As It Happens

'We just proved that democracy works': Saskatchewan restores funding to libraries

After weeks of protests in Saskatchewan over cuts to library funding, the government decides to reverse the decision. Christine Freethy, a woman who led the movement, tells As it Happens how amazed she was by the support for libraries.
A woman reads in protest outside of the Saskatoon provincial cabinet office in support of Saskatoon libraries. (Matthew Garand/CBC News)

People in Saskatchewan have been protesting library cuts in their province for weeks. There were rallies, read-ins, and email campaigns. Their fight never stopped, until this week, because they won.

On Monday, the government reversed its decision to cut funding to libraries, restoring all $4.8 million in funding.

Christine Freethy, right, and Sarah Morden founded the Save Saskatchewan Libraries Facebook group. Freethy calls this a "celebration photo," taken after the Drop Everything and Read event. (Christine Freethy)
Christine Freethy is the founder of the Facebook group called Save Saskatchewan Libraries. She spoke with As it Happens host Carol Off from Rabbit Lake, Saskatchewan. Here's a part of that conversation:

CAROL OFF: Why did you get involved in trying to reverse this decision on the part of the Saskatchewan government?

CF: Well, I live in a town of 127 people. We can't get the internet at our house because of poor internet coverage in rural Saskatchewan. So, the library is absolutely … crucial to our lives out here. There are no bookstores. There's nothing to do. So, if you want anything at all — there's no school in our town — the library is the community hub of our town. And it isn't just our town, it's towns like this all across Saskatchewan.

CO: Tell us about this Facebook group — this movement you started.

CF: That was totally a fluke. I'm a volunteer for the library, on the local library board. A lot of people were talking on Facebook … But, there was no kind of like central place where everyone was discussing. So, I just made a little Facebook group and thought I'd invite all the people I know who are also kind of like regional library volunteers. Within a day, we had 1500 people. In 10 days, I had 5000 members.

CO: At peak, what did you get?

CF: Right now, we're up over 7500.

CO: This movement wasn't just on Facebook. It began to do all kinds of other campaigns. Tell us a bit about [how it] expanded?

CF: Well, we used the Facebook group just to kind of like collect everyone. We set up a website so that people could directly email the government from the website. We think over 4000 emails were sent through this website. A letter writing campaign, like hand-written letters, our estimates from what people have reported is at least over 1000 letters were produced in like a week. We held the largest mass demonstration, kind of in a generation, since 1986. It was called "Drop Everything and Read." People gathered in groups in front of their MLA's offices and read as a group. That was over 5000 people in 86 communities. We had protests with 200 people in communities that have never had a protest. It's unprecedented in the history of Saskatchewan.

Christine Freethy's letter to Saskatchewan Premier Brad Wall. (Christine Freethy)

CO: Have you ever seen people in Saskatchewan turn out like that?

CF: Never. Never. We had people who actually had to watch YouTube videos of what happens at a protest when they were organizing their own, because they'd never been to one or seen one in real life.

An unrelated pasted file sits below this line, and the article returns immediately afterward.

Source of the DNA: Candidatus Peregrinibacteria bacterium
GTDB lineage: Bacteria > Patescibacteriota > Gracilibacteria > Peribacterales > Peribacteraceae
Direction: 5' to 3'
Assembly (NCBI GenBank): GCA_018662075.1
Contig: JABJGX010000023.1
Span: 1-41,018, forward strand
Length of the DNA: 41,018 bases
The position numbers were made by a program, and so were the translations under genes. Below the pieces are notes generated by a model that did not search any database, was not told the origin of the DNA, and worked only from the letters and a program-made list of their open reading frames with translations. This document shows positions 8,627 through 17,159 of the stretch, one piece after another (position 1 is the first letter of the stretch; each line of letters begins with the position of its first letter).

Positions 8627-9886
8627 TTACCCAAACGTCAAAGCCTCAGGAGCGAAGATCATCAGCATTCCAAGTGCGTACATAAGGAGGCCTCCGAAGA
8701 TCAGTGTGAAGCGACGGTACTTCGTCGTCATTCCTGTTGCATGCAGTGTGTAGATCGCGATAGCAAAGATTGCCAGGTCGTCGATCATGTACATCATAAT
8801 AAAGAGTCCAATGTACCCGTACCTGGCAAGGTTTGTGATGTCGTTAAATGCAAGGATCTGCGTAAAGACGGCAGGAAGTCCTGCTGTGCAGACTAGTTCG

CO: I understand there were some soccer moms who had to do that.  

CF: Yes. The librarians in Martensville, they held the largest protest of all. And Martensville is a very well-off kind of like suburb of Saskatoon. They had 350 people. There's never been a protest in Martensville. And they rocked it. There's picture of them on the Internet in their yoga pants with their megaphone. It was incredible.

We believed that we could change it and we did.- Christine  Freethy

CO:  It must have made you feel great to see that.

CF: It really moved me. You know ... I'm not an important person, Carol. I'm just some lady who lives on a farm. To know that like 7000 other people, pretty much like me, who are kind of a little apolitical and stuff … didn't just whine about it, didn't just accept that the government would do this. We believed that we could change it and we did.

CO: What about next year? What about the next budget, when they look to see what they can cut again? Do you worry that this will start being tempting again?

CF: You know, the thing about next year is that they're talking about a review of the Saskatchewan libraries act. Budgets are set every year for the libraries, so that it's only one year of funding, is not unusual. You know what I have to say to the ... idea of reviewing Saskatchewan libraries, I say bring it. I've got 7000 people that aren't about to go away. We're going to be watching this thing and advocating all the way through. We've already started creating local library advocacy groups. So, I'm not worried that our movement is about to take a nap.

You know what, I guess we just proved that democracy works.- Christine Freethy

CO: You're going to make them sorry they ever took on the libraries.

CF: They are already sorry that they ever took on the libraries. I'll tell you that right now.

CO: Christine, you are an inspiration.

CF: Well, you know what, I guess we just proved that democracy works.

This interview has been edited for length and clarity. To hear more of our conversation with Christine Freethy, listen to the full interview above.